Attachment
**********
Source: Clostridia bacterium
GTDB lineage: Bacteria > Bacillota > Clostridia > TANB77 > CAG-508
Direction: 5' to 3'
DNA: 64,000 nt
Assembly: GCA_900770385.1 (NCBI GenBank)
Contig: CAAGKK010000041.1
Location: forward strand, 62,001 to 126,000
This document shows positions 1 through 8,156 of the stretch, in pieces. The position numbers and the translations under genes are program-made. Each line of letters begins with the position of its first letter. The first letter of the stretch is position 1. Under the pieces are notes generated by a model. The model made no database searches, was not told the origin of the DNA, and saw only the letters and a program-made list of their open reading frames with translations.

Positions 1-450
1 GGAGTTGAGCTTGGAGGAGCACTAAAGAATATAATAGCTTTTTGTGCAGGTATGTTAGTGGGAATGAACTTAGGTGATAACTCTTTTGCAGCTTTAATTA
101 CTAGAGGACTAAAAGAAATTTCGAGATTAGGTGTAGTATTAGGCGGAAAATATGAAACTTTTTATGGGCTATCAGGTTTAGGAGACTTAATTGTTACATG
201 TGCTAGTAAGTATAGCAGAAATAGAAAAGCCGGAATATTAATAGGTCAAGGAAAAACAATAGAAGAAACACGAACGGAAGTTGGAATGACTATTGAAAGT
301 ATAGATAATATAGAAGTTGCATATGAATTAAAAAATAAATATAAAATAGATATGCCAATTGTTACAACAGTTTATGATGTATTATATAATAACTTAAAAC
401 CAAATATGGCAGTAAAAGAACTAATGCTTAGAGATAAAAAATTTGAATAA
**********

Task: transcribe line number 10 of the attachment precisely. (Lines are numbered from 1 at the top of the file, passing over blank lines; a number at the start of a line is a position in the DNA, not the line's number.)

1 GGAGTTGAGCTTGGAGGAGCACTAAAGAATATAATAGCTTTTTGTGCAGGTATGTTAGTGGGAATGAACTTAGGTGATAACTCTTTTGCAGCTTTAATTA